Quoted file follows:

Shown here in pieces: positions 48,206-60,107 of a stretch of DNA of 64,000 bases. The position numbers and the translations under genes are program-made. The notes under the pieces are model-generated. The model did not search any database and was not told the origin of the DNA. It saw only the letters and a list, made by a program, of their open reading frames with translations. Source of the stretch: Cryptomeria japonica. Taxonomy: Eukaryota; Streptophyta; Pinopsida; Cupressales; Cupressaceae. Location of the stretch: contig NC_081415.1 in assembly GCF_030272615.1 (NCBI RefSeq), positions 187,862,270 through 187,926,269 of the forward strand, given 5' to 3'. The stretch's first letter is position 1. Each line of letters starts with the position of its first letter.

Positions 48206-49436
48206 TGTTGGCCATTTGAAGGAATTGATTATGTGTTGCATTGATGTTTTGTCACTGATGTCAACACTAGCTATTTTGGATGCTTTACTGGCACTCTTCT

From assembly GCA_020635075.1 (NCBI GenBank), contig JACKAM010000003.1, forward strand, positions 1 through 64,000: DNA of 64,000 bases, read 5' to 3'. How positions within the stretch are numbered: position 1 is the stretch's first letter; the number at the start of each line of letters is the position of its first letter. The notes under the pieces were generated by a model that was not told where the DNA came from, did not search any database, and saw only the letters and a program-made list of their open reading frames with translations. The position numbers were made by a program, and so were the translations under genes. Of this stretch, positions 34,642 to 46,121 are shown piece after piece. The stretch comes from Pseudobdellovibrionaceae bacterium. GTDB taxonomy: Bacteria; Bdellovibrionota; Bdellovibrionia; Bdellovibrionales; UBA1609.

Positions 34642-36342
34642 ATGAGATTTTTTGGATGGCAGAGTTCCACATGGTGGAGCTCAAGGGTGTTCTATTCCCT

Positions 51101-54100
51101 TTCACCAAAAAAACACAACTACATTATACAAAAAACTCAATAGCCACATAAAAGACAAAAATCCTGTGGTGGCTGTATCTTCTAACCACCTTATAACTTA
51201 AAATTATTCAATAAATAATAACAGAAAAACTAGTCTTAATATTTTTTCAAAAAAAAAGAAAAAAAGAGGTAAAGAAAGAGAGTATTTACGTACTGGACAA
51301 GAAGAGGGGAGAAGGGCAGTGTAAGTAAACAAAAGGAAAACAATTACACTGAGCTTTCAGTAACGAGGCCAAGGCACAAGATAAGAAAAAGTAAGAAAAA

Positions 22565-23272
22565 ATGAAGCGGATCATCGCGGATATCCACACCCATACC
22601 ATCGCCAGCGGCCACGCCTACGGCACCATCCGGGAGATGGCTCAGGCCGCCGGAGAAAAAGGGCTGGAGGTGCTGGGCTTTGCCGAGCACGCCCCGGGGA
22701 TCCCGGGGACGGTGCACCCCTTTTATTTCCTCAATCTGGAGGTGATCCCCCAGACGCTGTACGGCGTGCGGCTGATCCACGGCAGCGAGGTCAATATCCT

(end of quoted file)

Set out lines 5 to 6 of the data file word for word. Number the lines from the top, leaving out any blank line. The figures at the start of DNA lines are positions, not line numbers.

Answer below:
Positions 34642-36342
34642 ATGAGATTTTTTGGATGGCAGAGTTCCACATGGTGGAGCTCAAGGGTGTTCTATTCCCT